New patron of East Cheshire Hospice - East Cheshire Hospice

New patron of East Cheshire Hospice

One of the country’s top medical experts Professor Alistair Burns CBE has been appointed a Patron of East Cheshire Hospice. Prof Burns is the National Clinical Director for Dementia and Older People’s Mental Health at NHS England and NHS Improvement.

Widely regarded as the country’s senior expert on dementia, Prof Burns, formerly of Macclesfield,  hopes his extensive clinical experience will benefit the Hospice. He is Professor of Old Age Psychiatry at The University of Manchester and an Honorary Consultant Old Age Psychiatrist in the Greater Manchester Mental Health NHS Foundation Trust. He was awarded the CBE in 2015 for contributions to health and social care, in particular dementia, an illness which affects more than 850,000 people in the UK and could reach one million by 2025.

 Professor Alistair Burns CBE who is the new Patron of East Cheshire Hospice.

The Hospice, which has already developed some specialised dementia services but wants to do more, is thrilled to have such an eminent clinician on board.

Prof Burns said: “It’s a privilege to be involved with such a landmark organisation as East Cheshire Hospice which is taking a fantastic initiative with its dementia care. “I’ll be doing all I can to promote East Cheshire Hospice’s work and that of the hospice movement in general.

“Medical practice is partly about sharing experiences, and examples of good practice, nationally and internationally and I’ll make sure people are aware of the work in the Hospice and encourage others to do the same. “I’m also sure there are ideas from the recent information and research into dementia which I can bring into discussions with the Hospice.”

Prof Burns has published more than 350 papers and 25 books about his research into the mental health problems of older people, in particular dementia and Alzheimer’s, its most common cause. Cheshire has been home for Prof Burns for the last 30 years. “It’s got the best walks, the best pubs and the best restaurants – it’s a great place to live,” said the Glasgow-born father-of-two whose work drew him to Manchester. He was made an honorary fellow of the Royal College of Psychiatrists in 2016 and for 20 years was editor of the International Journal of Geriatric Psychiatry.

Hospice Chief Executive Karyn Johnston said: “We are honoured that Professor Burns has agreed to become a Hospice patron. He is hugely respected within the clinical profession for his outstanding contributions towards dementia and the well-being of older people.”

Professor Alistair Burns CBE joins BBC broadcaster Nick Robinson and actor Charlie Lawson as patrons of East Cheshire Hospice. Prof Burns offers a fascinating insight into dementia’s effects on society.

Nick Robinson, one of the patrons at East Cheshire Hospice

He said: “There’s no doubt dementia is more recognised than it was 20 years ago when symptoms like memory loss were put down to normal ageing. “Dementia is the most feared illness for over 50s, probably because of the uncertainty around the condition and people losing the ability to care for themselves.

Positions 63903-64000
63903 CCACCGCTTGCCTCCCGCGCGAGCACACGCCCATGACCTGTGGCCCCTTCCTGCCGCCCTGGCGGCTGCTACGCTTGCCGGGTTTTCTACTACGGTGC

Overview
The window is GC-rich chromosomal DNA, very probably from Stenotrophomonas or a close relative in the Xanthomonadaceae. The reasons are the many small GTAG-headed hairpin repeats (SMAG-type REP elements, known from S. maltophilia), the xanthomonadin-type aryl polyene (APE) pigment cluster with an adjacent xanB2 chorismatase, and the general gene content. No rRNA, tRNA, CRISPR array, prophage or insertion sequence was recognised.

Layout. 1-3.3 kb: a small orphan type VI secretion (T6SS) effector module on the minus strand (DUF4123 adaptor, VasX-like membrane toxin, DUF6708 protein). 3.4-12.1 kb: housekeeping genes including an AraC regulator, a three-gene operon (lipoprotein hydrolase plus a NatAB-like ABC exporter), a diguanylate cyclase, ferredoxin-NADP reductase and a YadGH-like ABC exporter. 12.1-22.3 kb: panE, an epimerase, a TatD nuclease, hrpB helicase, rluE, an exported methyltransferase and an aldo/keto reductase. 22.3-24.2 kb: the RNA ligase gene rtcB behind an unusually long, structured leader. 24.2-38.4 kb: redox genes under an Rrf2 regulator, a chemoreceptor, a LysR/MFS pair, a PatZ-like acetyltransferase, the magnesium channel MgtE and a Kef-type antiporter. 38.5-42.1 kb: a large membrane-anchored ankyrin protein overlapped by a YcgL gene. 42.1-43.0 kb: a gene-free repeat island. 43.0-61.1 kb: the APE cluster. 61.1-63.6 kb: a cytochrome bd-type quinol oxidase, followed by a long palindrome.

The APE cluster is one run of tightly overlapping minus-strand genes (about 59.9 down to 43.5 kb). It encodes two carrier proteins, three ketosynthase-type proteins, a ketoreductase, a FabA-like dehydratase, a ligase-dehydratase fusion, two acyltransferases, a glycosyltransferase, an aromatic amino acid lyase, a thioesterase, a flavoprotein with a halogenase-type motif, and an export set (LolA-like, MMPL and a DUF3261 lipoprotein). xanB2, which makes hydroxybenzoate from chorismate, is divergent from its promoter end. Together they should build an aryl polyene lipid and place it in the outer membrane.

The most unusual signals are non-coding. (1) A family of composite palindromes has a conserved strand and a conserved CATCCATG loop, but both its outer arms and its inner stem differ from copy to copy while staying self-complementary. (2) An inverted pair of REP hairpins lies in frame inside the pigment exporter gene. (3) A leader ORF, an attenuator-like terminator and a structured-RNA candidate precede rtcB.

“There’s still a stigma about dementia that cancer has overcome very dramatically through improved treatments and public awareness. “People were reluctant to come forward for assessment and treatment because of a perception that nothing more could be done.

“However, over the last 10 or 20 years there’s been a huge interest in dementia and the positive things being articulated that you can live well with dementia.

“The parallels between cancer and dementia are quite stark in a way. As a medical student, part of my training was that you shouldn’t say the ‘C’ word because it’d frighten people talking about a tumour or a growth.

“There was a fear of the ‘C’ word and in some ways dementia is where cancer was a generation ago.

“Dementia is called by some a terminal illness because it can shorten life significantly. Like cancer it affects people in different ways and hospices’ end-of-life palliative approach to cancer is also applicable to dementia.

“The hospice movement has articulated that person-centred personal approach for cancer for many years and now it’s something we’re trying to emulate in dementia care.

“We know that caring for someone with dementia is just about the most stressful thing you can do. It’s not just the person themselves, it’s the effect that it has on the family as well.

“The numbers for those affected by dementia can easily be multiplied by two, probably by three and possibly by four when you consider the effect on families and carers.

“Connection is vital for people with dementia. It’s an illness that cuts you off from your families, cuts you off from your community and, at the end stages, will cut you off from yourself because of difficulties with memory.”

Mental health among older people is part of Prof Burns’ remit. He said: “The message we try to put forward for depression and anxiety in older people is that it’s a treatable condition similar to dementia.

“The idea that ‘I’m old and, of course, I’ll be depressed’ isn’t true. Treatments such as medication, counselling and talking therapies are important and effective in dealing with common forms of mental health such as anxiety and depression in older people.

“It’s not a case of the stiff upper lip – people should recognise there is support and treatment available.”

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